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Hicksville archery center closes after 13 years amid new code requirements

The C&B Archery owner said the costs of town code compliance were more than the company could afford.

C&B Archery closed Sunday after 13 years amid new code requirements by the town of Oyster Bay. Owner Ralph Allocco said he could not afford to do the improvements the town was requiring, such as repave and stripe the parking lot, install outdoor lighting and add Americans with Disabilities Act-compliant bathrooms and drinking fountains. (Credit: Newsday / Ted Phillips)

A final volley of arrows flew through the air on Sunday to their targets at an indoor archery center in Hicksville.

Hundreds of children, parents and archery enthusiasts went to C & B Archery for the last time, to share burgers, memories and tears before the 13-year-old center closed its doors for good. Owner Ralph Allocco, 71, said the costs of Oyster Bay town code compliance presented to him recently were more than the company could afford.

“We did everything that the town required, and now the town is asking for more,” Allocco said. “I cannot afford to do anymore.”

Allocco said his architect told him three months ago the town is requiring him to repave and stripe the parking lot, install outdoor lighting, and add Americans with Disabilities Act-compliant bathrooms and drinking fountains. The work would cost from $75,000 to $100,000 on a building he leases, he said.

“It was operating illegally for 10 years,” town spokesman Brian Nevin said Sunday.

Allocco said he did everything the late town planning commissioner, Frederick Ippolito, had asked for, including taking aerial photographs, creating architectural drawings and surveys, and taking soil samples. Ippolito died in federal prison in 2017 while serving a sentence for income tax evasion.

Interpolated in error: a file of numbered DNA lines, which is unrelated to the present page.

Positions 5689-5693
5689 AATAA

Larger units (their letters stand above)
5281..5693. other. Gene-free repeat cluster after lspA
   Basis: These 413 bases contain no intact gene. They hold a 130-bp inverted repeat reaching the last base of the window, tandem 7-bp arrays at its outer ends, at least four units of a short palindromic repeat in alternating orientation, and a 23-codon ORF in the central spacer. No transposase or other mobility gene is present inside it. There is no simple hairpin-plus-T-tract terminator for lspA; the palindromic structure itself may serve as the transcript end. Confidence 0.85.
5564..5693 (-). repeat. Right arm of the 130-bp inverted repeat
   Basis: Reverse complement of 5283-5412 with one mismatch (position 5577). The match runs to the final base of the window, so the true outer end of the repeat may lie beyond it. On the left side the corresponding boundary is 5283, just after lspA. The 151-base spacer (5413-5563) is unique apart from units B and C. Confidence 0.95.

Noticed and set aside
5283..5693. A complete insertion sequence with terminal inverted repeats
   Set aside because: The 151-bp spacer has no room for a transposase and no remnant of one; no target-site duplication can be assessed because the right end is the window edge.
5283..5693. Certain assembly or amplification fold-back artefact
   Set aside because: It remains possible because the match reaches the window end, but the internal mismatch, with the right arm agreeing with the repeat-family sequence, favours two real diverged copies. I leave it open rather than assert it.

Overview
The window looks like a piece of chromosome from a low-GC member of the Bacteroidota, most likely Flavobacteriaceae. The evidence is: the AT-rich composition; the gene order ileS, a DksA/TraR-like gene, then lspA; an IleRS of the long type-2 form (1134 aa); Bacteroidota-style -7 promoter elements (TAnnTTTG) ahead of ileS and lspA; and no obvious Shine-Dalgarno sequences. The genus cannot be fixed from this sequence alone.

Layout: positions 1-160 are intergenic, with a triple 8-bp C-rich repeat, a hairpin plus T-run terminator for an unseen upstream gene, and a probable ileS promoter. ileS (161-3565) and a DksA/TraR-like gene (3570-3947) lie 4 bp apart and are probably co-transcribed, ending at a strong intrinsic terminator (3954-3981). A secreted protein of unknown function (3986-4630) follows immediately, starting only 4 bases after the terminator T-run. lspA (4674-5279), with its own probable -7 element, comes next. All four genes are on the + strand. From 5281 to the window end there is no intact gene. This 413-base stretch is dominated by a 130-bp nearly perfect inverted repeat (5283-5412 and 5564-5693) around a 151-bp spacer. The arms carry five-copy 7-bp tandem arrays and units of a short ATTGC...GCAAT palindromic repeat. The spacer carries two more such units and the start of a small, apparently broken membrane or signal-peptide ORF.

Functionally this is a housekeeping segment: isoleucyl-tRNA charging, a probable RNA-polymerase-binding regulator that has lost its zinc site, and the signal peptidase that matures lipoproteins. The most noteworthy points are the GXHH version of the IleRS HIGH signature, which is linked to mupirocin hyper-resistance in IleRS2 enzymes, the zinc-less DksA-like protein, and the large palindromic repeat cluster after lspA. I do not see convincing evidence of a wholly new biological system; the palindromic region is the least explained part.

“I spent $55,000 and I thought I was done when I came before the town board and they approved the archery store,” Allocco said.

Town records from 2016 show the site plan, dated April 12, 2010, had been reviewed and approved by deputy planning commissioner Timothy Zike. At the end of a July 26, 2016, hearing for a special-use permit for the center, Town Clerk James Altadonna Jr., reading memos from the planning department, said, “There is no code compliance cases, no variances on the subject premise” according to a transcript. The board unanimously approved the permit on Nov. 29, 2016.

Nevin said he could not comment on what happened in 2016. “I can’t speculate on the prior administration,” he said.

For the hundreds of archery enthusiasts who used the center, its closing came as a blow.

“It’s a big hit for us,” said Mikael Alfredsson, 40, a construction supervisor from Levittown. “We shoot here as a family.” Alfredsson’s two sons started archery, then he and his wife took it up as well.

Julie Penninipede , 14, said she took up archery after seeing the movie "Hunger Games" in 2014 and now shoots six times a week and has competed around the country. 

“All my friends are here,” Penninipede said.

Former Olympic archer Hazel Greene, of Glen Cove, 58, said she’s watched children grow up at the center, where she practiced and offered pointers to younger archers.

“This was a huge community,” Greene said. “It’s a great loss to the kids.”


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